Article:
Regenerating connections between eye and brain restores vision in mice
Medical researchers have been able to restore partial vision in mice by regenerating previously severed optic-nerve cables. It's the first time researchers have succeeded in restoring important aspects of vision in mammals, and the breakthrough could lead to future work that restores sight in the blind.
Eyes are complex machines, and visual processing of the images they take in accounts for more than a third of brain functioning. It starts with photoreceptor cells at the back of the retina that react to light wavelengths and send their electrically-coded data to the 30 or so types of retinal ganglion cells, each one specializing in processing specific aspects of vision; they're also the only nerve cells connecting the eye with the brain.
Projected from the ganglion cells are long, slender projections called axons, which are bundled together along the optic nerve from the eye before fanning out to various regions in the brain where the visual input is interpreted. Unfortunately, axons in the brain or spinal cord don't regenerate on their own once they've been damaged, leading to permanent vision loss. One reason for this is the reduction over time of a cascade of growth-enhancing molecular interactions within axon cells known as the mTOR pathway.
The condition of the mice's eyes in the study was similar to glaucoma, which is associated with pressure on the optic nerve to the point where damage occurs. Affecting nearly 70 million people globally, glaucoma and is the second-leading cause of blindness after cataracts, and currently there's no cure. Injuries, retinal detachment, and some tumors and brain cancers can also damage the optic nerve.
For the study, adult mice with the optic nerve crushed in one eye were put through one of two regimens: daily exposure to a moving black and white grid that offered high-contrast stimulation, or biochemical manipulations that stimulated the mTOR pathway within the ganglion cells. Each approach produced a modest regrowth of axons, though not long enough to reach and communicate with their specific destinations in the brain.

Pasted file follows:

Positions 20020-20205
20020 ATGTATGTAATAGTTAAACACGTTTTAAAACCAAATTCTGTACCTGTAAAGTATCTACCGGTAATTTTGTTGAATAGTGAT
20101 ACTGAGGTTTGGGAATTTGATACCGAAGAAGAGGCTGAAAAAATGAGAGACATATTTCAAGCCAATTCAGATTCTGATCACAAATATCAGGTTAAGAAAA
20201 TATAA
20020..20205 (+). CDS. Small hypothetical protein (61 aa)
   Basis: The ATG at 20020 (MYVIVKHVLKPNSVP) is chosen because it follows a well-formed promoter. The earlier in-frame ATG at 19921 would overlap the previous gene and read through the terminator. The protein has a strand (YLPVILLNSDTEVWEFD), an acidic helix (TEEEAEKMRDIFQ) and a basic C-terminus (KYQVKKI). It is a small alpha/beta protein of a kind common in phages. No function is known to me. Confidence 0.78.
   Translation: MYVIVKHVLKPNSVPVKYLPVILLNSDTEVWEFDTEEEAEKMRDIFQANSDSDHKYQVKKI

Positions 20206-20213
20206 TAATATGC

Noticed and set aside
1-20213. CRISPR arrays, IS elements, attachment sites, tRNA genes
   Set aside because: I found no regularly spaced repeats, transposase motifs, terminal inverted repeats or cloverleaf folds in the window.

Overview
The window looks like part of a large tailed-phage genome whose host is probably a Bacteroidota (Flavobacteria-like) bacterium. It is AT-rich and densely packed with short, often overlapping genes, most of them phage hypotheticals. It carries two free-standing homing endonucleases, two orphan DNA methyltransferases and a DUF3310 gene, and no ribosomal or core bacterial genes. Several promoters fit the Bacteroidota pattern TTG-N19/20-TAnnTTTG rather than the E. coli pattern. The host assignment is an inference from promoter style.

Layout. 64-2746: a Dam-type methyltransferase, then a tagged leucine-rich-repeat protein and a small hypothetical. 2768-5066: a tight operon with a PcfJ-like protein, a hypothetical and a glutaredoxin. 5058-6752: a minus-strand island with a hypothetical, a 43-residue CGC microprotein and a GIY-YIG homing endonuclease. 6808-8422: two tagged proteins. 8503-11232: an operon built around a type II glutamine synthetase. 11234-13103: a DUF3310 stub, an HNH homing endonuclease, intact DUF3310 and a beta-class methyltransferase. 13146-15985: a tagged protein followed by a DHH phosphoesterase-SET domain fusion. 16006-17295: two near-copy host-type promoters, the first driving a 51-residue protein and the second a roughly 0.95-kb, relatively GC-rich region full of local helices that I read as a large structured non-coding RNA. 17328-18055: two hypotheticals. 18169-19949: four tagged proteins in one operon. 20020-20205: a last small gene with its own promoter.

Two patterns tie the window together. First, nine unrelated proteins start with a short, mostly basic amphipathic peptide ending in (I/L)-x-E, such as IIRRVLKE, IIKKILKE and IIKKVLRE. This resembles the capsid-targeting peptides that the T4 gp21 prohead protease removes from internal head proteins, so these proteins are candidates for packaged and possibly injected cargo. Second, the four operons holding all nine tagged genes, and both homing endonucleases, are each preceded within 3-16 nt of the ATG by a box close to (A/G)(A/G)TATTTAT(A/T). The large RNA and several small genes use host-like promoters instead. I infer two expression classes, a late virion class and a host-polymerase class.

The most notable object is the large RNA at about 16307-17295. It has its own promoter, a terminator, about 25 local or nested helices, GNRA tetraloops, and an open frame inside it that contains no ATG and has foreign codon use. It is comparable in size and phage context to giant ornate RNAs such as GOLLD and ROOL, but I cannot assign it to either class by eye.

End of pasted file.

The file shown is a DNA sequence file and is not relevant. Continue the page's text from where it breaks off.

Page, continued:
But when both therapies were used together, while a blinder was placed on the mouse's good eye, a significant number of axons grew enough to reach their specific target in the brain to process that visual input, which allowed the mouse to partially see with its previously blind eye. To test it, the researchers showed the mouse an expanding dark circle that resembled an approaching predatory bird, which caused it to run for cover.
But the mice failed other visual tests that probably required finer visual discrimination, according to one of the study's authors, Andrew Huberman, associate professor of neurobiology at Stanford University. The next step in the team's research is to try and expand the number of axons that reach their destination in the brain, as well as assess the 30 or so subtypes of retinal ganglion cells.
The study was put together by a group of eight scientists from several US universities, with the findings published in the journal Nature Neuroscience.
Source: Stanford School of Medicine